What are you afraid of? You want to live the life of your dreams and break out of a life that might be good enough but not out-of-the-box awesome! But something is holding you back. Every move you make is hampered by fears of what could happen if you go out on a limb. You find yourself settling into mediocrity simply because you might be too afraid to reach out of your comfort zone to see what could happen if you tried for more. Tomorrow becomes your favorite word and you promise yourself that someday you’ll start working on those dreams you have in your heart.


Let’s talk about fear. According to Wikipedia, FEAR is “an emotion induced by a perceived threat which causes entities to quickly pull far away from it and usually hide. It is a basic survival mechanism occurring in response to a specific stimulus, such as pain or the threat of danger.”

In many cases, we humans feel fear as a way to protect ourselves from harm. If we weren’t afraid of getting killed by falling, we’d step off a cliff with no thought to our personal safety. If we weren’t afraid of our child getting hit by a car, we’d let him play next to a busy street without watching him.

Fearful Girl

In many cases, however, we feel irrational fear about things that might never happen. If we don’t learn to face these fears–and move beyond them–we won’t be able to live a full life of positive intention and purpose.

Let’s face it: we live in a culture of fear. Everyone has an agenda, something they want to sell you, and they prey on your very human tendency to be afraid of things. Governments cater to your fear of terrorism while they distract you from asking too many questions about public policy. Religion promises eternal damnation to people who step too far out of line. And advertisers sell you health care, health and beauty products, and trendy clothing because they know you’re afraid of getting sick, dying, getting old, or looking dowdy or fat.

We humans are afraid of just about everything: falling, heights, death, snakes, intimacy, rejection, public speaking, water, and terrorist attacks. We’re fearful we’ll look stupid, that we’ll be left alone, or that we’ll fail. Fear is a human response to our external environment but it is one of the biggest culprits for holding us down and keeping us from realizing our true destiny.

As Steve Jobs observed, “Our time is limited.” Why waste what little time we’ve been given by sitting passively in fear when we can be courageously living a life of well-being? Facing your personal demons is the only way to move past them. Once you face your fears, they aren’t fears any longer.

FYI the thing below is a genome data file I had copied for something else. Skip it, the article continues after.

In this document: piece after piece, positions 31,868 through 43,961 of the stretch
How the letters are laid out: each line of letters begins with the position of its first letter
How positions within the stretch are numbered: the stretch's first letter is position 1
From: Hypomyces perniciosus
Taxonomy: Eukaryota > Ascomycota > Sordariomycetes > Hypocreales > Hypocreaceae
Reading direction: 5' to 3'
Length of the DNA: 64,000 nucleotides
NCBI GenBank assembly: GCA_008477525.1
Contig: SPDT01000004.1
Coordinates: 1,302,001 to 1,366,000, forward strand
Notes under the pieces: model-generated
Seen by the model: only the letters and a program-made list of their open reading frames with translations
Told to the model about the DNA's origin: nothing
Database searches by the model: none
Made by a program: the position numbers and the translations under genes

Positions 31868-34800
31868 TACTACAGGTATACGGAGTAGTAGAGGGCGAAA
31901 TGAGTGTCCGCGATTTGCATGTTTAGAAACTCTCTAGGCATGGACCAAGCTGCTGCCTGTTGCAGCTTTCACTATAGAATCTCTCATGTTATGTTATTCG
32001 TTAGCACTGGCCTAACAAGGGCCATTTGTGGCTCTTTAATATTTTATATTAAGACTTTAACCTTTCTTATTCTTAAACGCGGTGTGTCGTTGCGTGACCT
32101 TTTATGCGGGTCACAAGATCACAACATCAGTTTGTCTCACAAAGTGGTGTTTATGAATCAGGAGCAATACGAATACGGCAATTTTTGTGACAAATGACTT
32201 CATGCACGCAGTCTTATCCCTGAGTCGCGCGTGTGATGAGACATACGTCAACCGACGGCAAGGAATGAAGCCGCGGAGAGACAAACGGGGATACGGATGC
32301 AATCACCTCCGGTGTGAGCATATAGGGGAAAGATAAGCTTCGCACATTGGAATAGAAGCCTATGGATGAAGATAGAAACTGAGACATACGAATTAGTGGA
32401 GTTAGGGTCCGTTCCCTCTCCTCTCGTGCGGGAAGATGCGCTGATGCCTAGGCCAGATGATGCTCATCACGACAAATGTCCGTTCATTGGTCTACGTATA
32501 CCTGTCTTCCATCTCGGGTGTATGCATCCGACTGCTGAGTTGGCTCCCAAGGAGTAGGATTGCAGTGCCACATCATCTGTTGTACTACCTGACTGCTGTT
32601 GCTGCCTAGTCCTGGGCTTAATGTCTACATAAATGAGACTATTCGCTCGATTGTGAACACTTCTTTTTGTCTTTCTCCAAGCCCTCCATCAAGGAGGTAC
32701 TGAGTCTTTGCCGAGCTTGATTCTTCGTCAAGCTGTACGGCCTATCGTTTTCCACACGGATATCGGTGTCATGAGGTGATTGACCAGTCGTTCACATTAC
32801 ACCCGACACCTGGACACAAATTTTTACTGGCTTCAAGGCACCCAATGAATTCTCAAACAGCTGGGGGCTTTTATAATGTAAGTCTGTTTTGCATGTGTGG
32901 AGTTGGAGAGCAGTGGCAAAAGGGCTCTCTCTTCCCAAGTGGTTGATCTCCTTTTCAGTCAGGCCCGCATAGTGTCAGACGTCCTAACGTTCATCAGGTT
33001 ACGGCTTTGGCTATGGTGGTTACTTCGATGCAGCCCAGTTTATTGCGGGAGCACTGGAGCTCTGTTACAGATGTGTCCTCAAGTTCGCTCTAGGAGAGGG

When we first planned our six month family sabbatical to Belize, my husband Kevin and I were extremely afraid of any of the number of things that could go wrong. “What if” was the way we started quite a lot of sentences in the months leading up to our departure. What if one of the kids got sick in a foreign country? What if something went wrong at home that we needed to attend to? What if we were kidnapped, or robbed? What if people thought we were crazy for doing this?

But an interesting thing happened. We decided to let go. We didn’t entirely let go of the fears, but rather just relaxed into them. We came up with contingency plans for what we would do “if” the “what if” actually happened. Nothing did. (Well, short of the one about people thinking we were insane–that did happen, but what fun would life be if we weren’t a little crazy around the edges?)


We learned that most fear is a deceptively thin veil that is, in reality, extremely easy to break through. While we set a plan in place that gave us as secure of an exit strategy as we could in the event anything went wrong while we were traveling, we also took somewhat of a risk. And, in taking that risk, we were richly rewarded with a new confidence about our life. We learned that fear is an illusion and that the only reason we are afraid is the fact that we feel like we have any control in the first place. Once we let go and gave up a significant measure of our own control, we found ourselves swept along on a tide of good things. While we were in Belize, we were healthier than ever before, we were smiling more, we made fast friends with the people we met, and we began to see possibilities in our lives that we didn’t know existed. Stepping through the thin veil of fear, for us, was the best thing we ever did in our lives–because that’s when we realized how good it was on the other side.

Eleanor Roosevelt said, “Do one thing every day that scares you.” Because when you do this, you’ll be stronger and wiser and rewarded with a deeply satisfying life.

Every day you are a new person with a new life in front of you. Make the most of it. Don’t let fear get in the way.


What are you afraid of? How are your fears holding you back from doing what you love in life?